Threatened Species Day fact sheet
Department of the Environment and Heritage, 2003
The name of the False Water Rat is misleading – it is not truly aquatic, and it is actually a mouse! Its small size, dark grey fur and white belly make it clearly distinguishable. It is commonly known as the False Water Rat because it is related to Australia's true water rat but lacks the webbing of the hind feet.
The False Water Rat is listed as vulnerable under the Environment Protection and Biodiversity Conservation Act 1999. This Act is the main Commonwealth legislation for protecting the environment and conserving biodiversity.
Although not truly aquatic, the False Water Rat lives near shallow water close to the coast. It forages in mangrove forests for small crabs, shellfish and worms.
The only known False Water Rat populations in Australia are in coastal areas of the Northern Territory and Queensland. It is found in coastal wetlands such as lagoons, swamps and sedged lakes close to fore dunes. It forages amongst the mangroves at night when the tide is low, and when the tide rises it returns to the adjacent sedgelands for shelter.
The False Water Rat builds large mud nests like termite mounds, up to 60 centimetres high and usually in areas where they can escape the highest of tides. They often use exposed tree roots to form the foundation for the mounds.
False Water Rats have a life cycle that depends on mangrove communities as well as a range of other wetland communities for survival. Mangrove and other coastal wetland communities are widely threatened by development for residential and recreational purposes and to a lesser extent for agriculture and aquaculture. Loss of mangroves means loss of habitat for the false water rat, a main cause for its decline. Dingoes, foxes and feral pigs also prey on them.
Through the Australian Government's Natural Heritage Trust, important survey, research and on-ground threat abatement works has recently been undertaken.
Here's how you can help the False Water Rat and other threatened Queensland species:
- help spread the word about the importance of their conservation;
- join your local Coastcare, Landcare or Bushcare group;
- if you are a property owner, or land-manager and have False Water Rat habitat on your property, contact your local coordinator at the details below to find out how you can help; and
- if you are working with a community conservation group, consider submitting an application for a TSN Community Grant to help conserve the false water rat and its habitat.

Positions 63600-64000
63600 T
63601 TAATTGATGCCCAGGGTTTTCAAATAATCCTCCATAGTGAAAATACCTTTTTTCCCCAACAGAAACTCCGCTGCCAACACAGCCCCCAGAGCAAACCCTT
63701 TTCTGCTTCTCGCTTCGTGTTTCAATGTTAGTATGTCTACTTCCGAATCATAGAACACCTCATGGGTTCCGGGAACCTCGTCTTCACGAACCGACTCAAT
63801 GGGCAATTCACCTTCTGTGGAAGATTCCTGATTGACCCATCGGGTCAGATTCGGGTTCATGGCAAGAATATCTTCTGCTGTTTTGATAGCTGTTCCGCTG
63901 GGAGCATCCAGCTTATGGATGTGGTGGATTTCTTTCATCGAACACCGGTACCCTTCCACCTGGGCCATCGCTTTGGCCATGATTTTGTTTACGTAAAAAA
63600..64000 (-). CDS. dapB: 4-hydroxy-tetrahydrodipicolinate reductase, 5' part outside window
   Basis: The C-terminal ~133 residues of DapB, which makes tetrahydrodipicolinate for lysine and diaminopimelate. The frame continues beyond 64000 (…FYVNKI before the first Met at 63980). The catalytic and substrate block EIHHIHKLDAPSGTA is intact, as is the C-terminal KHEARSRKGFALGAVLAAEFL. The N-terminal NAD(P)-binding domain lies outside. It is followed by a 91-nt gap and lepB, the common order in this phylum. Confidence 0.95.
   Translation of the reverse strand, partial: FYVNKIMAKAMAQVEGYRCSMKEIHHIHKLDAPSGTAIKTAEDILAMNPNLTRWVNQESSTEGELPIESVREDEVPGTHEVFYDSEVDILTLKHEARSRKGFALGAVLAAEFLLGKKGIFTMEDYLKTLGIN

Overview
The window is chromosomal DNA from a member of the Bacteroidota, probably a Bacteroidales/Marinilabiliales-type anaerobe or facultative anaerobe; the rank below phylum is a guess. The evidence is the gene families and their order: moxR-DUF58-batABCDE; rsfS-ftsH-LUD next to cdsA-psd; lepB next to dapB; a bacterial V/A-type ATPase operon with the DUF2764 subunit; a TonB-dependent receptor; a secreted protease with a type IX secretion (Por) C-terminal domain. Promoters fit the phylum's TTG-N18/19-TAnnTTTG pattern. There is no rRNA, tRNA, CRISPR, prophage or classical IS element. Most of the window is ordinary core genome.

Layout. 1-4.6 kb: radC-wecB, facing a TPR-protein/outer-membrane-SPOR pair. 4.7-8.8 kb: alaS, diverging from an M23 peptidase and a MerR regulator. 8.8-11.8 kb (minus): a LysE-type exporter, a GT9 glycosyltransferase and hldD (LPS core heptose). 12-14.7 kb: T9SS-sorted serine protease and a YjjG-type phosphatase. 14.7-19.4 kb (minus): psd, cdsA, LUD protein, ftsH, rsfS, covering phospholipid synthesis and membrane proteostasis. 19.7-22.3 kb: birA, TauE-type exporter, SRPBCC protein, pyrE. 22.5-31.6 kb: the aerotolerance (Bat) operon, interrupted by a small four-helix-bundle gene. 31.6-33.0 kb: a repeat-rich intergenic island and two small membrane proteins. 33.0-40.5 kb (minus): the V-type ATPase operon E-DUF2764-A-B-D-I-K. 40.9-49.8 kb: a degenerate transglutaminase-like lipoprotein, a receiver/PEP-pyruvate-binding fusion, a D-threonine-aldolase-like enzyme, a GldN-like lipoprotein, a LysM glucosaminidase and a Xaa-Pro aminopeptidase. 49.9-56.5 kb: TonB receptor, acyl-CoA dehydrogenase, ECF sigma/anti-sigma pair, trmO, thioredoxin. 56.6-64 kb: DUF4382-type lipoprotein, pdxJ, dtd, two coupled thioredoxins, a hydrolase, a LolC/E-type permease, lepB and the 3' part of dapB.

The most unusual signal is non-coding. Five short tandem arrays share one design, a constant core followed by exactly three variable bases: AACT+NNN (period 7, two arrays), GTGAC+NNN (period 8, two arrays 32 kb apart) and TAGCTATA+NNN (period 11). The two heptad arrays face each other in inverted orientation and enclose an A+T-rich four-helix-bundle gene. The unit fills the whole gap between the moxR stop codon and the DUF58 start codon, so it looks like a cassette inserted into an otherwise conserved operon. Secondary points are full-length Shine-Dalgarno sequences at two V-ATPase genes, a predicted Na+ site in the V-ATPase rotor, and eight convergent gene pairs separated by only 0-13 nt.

Wetlands are vital to Australia. They protect our shores from wave action, reduce the impacts of floods, absorb pollutants and provide habitat for animals and plants.
Wetlands are important in other ways as well. They purify our water and are important for recreational activities. They provide breeding grounds for many fish and other aquatic species.
The coastal lowlands (low altitude areas adjacent to the coast) of south-east Queensland, including Fraser, Moreton and Stradbroke Islands, contain a diverse and complex variety of wetlands. These wetlands include paperbark forests, heathland (wallum) and mangrove communities.They provide important habitat for many threatened plants such as the endemic Durringtonia palidosa only found in south-east Queensland, and phaius species which have the largest flowers of any Australian orchid. These wetlands are also important habitat for many different migratory birds.
Wetlands are under pressure from coastal development and changed water flows and flooding regimes. Altered fire regimes, weeds, pests and pollution also threaten these wetlands.
Australia has international agreements with Japan and China to protect shorebirds. Two of the 63 wetlands of international importance, also known as Ramsar wetlands, have been established in south-east Queensland, as have other environmental reserves to protect the wetlands.
Several local groups are also actively working to protect these areas. Mapping, research, survey work and coastal management plans are also underway.
For more information about helping threatened species in Queensland, contact the Threatened Species Network Coordinator:
Telephone: (07) 3221 0573
You can also find out more information about Australia's threatened species by calling the Department of the Environment and Heritage Community Information Unit on free call 1800 803 772 or by visiting: www.environment.gov.au/biodiversity/threatened